Any football fan can name at least 5 names of the greatest players in football history. If you’re an educated fan, maybe you can go up to 15 or 20. Rarely is Stan Libuda among those names. And it surely isn’t for lack of footballing merit, but probably for lack of “marketing”.
A few years ago, I sat down to watch the 1966 Cup Winners’ Cup Final between Liverpool and Borussia Dortmund. I hardly knew any of the players at the time. The commentator, assisted by the then-West Ham manager Ron Greenwood –later England manager from 1977-1982 – highlighted two players of the German side for the British audience: Sigfried Held and Lothar Emmerich. Both were terrific players and had a great match continually swapping positions.
However, it was one other player who caught my eye. Dortmund’s right winger Stan Libuda. Every time he touched the ball, he oozed class. He would take on defenders and dribble with ease and beauty. Incidentally – and this is a spoiler – he ended up scoring the defining goal of the match… and what a goal it was! He got the ball outside the penalty box and he lobbed it one-touch over everyone who was inside the box. The ball ended up hitting the post, then Liverpool defender Chris Lawler and off into the net. Strictly speaking it was an own goal, but who cares after that beauty? You can see it on the goals tab of his page on Footballia.
After the match I looked him up, and the first thing that surprised me was to see him in a Schalke shirt. It turns out he had started playing for Schalke in 1962, and when Schalke got relegated in 1965, he switched to Borussia Dortmund so he wouldn’t have to move house. If such a move would have been controversial today, it was more so when he went back to Schalke in 1968! His major achievement with the Borussers was that CWC final that had revealed him to me. On the other hand, his greatest success with the Gelsenkirchen miners was the 1972 German Cup. At the moment that final is not on Footballia, but there’s this other one against the-great-Bayern-in-the-making: https://footballia.net/matches/bayern-munchen-schalke-04.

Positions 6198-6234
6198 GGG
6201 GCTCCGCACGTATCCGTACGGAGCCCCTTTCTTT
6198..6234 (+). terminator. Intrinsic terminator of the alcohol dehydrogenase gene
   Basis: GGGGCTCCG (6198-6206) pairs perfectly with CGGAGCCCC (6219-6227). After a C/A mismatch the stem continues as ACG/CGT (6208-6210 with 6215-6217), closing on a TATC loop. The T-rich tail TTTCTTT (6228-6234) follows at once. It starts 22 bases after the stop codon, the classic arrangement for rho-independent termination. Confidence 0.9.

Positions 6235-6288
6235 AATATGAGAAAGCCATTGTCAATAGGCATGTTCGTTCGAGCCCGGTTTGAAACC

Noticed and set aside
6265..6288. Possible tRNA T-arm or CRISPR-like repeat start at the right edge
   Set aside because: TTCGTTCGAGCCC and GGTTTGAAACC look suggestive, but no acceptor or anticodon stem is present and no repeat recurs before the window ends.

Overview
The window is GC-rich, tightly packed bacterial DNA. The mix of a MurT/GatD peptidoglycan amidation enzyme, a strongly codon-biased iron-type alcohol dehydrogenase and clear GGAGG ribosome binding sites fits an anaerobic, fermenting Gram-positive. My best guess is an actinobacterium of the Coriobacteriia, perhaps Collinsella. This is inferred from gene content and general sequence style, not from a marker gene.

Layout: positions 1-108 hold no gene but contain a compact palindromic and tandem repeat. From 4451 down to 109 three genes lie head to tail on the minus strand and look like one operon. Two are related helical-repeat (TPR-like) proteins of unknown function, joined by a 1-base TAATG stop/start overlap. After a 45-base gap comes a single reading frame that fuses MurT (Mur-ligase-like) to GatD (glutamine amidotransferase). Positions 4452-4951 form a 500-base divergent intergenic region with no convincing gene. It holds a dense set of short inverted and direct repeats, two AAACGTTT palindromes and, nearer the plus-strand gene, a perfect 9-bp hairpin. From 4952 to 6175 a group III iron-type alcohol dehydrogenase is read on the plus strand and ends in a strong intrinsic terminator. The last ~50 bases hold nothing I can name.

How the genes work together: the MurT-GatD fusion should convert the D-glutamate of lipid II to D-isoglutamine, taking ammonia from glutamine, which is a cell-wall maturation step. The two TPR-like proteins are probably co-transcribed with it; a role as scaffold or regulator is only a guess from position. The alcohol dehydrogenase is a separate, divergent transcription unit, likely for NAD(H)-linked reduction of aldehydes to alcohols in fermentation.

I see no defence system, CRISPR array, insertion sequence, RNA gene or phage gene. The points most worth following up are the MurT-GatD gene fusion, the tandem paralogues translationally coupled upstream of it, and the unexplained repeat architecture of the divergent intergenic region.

With the National Team, he was decisive in helping them qualify for the 1970 World Cup in this match against Scotland: https://footballia.net/matches/germany-scotland-world-cup-qualification, where he also scored the decisive goal. Then he would take part in 5 of Germany’s 6 matches in the tournament, including the so-called Match of the Century, the legendary semi-final against Italy. But it was the group-stage match against Bulgaria that would be dubbed ‘the match of his life’. So don’t miss out: https://footballia.net/matches/bulgaria-germany.
Later on he was involved in what became known as the Bundesliga scandal and was banned from the championship. He went on to play for Racing Strasbourg, and when he was pardoned, he returned to Schalke once again until he retired in 1976. Sadly he would die in 1996 from throat cancer.
In any case, either in blue or yellow, or even in white, Libuda was a special player. Referred to as the Artist of Dribbling, he was a genius player, one of those that do different things. His name wasn’t actually Stan but Reinhardt; he got his nickname after the great Stanley Matthews, one of the best English players of all time, which serves as proof of Libuda’s stature.
Reinhardt “Stan” Libuda, a football genius all proper fans should know about.